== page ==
The image of the Blessed Virgin Mary breastfeeding the infant Jesus dates back to the 16th century in the Spanish city of Madrid where she is called Nuestra Señora de la Leche y Buen Parto (Our Lady of the Milk and Happy Delivery).  In 1598, the image was rescued from irreverent hands and enthroned in the home of a married couple.  The woman and her unborn child was bound to die and her husband prayed intently to our Lady of La Leche to grant his wife a safe delivery.   Our Lady heard his prayer and thereupon, his dying pregnant wife and child were saved.  Together, the couple spread the news to other families about our Lady’s power with God. Soon after, the  devotion  became famous throughout Spain.  Becoming aware of our Lady’s intercession, King Philip III, who was the ruler during that time, personally undertook the erection of a shrine in honor of our Lady of La Leche.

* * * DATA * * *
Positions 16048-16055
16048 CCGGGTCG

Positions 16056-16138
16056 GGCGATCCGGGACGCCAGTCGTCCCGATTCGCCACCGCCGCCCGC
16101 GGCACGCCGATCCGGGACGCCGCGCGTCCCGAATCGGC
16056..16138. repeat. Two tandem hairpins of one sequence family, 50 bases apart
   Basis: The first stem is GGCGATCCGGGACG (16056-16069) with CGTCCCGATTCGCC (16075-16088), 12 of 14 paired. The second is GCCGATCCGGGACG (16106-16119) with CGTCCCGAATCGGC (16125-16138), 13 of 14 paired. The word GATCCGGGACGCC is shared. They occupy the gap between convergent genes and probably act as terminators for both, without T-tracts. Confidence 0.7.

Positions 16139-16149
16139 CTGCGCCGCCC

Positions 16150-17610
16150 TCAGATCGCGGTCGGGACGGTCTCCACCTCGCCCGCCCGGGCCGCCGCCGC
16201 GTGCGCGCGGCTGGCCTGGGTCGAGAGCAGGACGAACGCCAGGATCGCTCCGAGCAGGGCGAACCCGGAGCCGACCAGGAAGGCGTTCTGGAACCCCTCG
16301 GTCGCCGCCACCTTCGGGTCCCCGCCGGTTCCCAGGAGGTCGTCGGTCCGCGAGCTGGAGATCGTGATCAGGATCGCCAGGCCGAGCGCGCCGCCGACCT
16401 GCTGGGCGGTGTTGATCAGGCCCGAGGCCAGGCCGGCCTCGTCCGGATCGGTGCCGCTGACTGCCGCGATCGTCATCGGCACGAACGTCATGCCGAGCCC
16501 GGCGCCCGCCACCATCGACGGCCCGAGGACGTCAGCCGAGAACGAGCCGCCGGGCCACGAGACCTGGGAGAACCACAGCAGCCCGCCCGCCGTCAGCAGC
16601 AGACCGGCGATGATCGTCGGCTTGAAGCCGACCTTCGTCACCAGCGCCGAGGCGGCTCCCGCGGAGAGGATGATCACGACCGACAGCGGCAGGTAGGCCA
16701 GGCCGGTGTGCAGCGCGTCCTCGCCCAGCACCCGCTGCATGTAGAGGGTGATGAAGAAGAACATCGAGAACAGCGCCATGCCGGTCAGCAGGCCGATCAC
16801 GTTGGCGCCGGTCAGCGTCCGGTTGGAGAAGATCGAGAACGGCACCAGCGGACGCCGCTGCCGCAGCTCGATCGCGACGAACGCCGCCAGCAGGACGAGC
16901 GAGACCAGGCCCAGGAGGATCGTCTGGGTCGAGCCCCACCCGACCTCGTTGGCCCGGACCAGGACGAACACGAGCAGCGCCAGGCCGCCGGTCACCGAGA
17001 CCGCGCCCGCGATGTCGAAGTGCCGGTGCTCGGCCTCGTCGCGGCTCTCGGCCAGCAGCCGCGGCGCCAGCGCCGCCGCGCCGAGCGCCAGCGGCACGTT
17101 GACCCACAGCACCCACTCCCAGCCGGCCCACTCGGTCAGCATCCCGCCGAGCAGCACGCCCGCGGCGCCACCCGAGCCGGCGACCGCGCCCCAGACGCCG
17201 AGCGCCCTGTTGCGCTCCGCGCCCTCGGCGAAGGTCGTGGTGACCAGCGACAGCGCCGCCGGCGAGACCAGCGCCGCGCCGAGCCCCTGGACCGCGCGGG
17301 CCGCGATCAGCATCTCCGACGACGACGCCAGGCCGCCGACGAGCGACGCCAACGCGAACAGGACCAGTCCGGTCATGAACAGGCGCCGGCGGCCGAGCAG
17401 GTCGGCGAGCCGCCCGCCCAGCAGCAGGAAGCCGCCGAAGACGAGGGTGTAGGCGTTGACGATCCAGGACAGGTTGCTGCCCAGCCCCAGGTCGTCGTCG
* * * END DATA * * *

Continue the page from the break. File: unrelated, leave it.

More than twenty years later, the early Spanish settlers brought a replica to the United States and enshrined it at the Mission of Nombre de Dios in St. Augustine, Florida. It was the first shrine ever to be dedicated to the Blessed Mother in the United States and was established on the very spot where the first parish Mass was offered 55 years earlier.  The original chapel, built around 1615,  was destroyed by gunfire during the colonial days and later, by a hurricane. The present chapel now houses a replica of the original statue that was destroyed during the Spanish Civil War of March 13, 1936.